Adler believed that people create patterns of behavior to protect their exaggerated sense of self-esteem against public disgrace. These protective devices, called safeguarding tendencies, enable people to hide their inflated self-image and to maintain their current style of life.
Adler's concept of safeguarding tendencies can be compared to Freud's concept of defense mechanisms. Basic to both is the idea that symptoms are formed as a protection against anxiety. However, there are important differences between the two concepts. Freudian defense mechanisms operate unconsciously to protect the ego against anxiety, whereas Adlerian safeguarding tendencies are largely conscious and shield a person's fragile self-esteem from public disgrace. Also, Freud's defense mechanisms are common to everyone, but Adler (1956) discussed safeguarding tendencies only with reference to the construction of neurotic symptoms. Excuses, aggression, and withdrawal are three common safeguarding tendencies, each designed to protect a person's present style of life and to maintain a fictional, elevated feeling of self-importance (Adler, 1964).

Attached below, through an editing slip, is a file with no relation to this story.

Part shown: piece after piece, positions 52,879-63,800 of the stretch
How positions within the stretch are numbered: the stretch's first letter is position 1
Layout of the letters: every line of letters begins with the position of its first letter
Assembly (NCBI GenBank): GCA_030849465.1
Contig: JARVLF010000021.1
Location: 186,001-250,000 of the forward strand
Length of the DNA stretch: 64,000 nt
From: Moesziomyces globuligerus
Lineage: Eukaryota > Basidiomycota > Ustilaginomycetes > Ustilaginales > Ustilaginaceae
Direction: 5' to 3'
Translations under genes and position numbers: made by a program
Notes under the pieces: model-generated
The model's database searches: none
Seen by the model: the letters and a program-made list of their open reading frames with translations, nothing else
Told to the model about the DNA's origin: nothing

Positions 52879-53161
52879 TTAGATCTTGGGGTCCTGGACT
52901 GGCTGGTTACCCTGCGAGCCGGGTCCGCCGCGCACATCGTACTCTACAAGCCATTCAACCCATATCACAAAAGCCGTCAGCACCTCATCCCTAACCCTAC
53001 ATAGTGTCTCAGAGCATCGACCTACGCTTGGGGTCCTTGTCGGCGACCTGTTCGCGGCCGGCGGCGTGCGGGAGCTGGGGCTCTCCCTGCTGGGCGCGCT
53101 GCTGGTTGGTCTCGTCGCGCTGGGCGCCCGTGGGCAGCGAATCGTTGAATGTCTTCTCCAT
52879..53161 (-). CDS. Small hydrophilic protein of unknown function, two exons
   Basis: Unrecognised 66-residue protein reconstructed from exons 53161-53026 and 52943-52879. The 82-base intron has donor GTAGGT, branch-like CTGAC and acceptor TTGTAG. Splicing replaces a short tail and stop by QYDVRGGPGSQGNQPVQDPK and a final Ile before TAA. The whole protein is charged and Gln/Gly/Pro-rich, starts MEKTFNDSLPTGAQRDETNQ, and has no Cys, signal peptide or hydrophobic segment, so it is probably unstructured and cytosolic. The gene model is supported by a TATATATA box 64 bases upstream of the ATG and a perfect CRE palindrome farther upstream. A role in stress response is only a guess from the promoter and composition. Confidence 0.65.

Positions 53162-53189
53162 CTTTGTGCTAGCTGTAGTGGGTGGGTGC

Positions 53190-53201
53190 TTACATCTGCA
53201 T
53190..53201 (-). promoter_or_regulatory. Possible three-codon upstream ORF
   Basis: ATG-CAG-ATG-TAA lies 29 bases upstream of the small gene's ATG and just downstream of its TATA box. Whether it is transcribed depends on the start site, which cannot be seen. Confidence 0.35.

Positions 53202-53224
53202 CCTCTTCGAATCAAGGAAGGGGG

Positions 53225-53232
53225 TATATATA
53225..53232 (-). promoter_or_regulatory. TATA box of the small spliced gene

82 Part II Psychodynamic Theories
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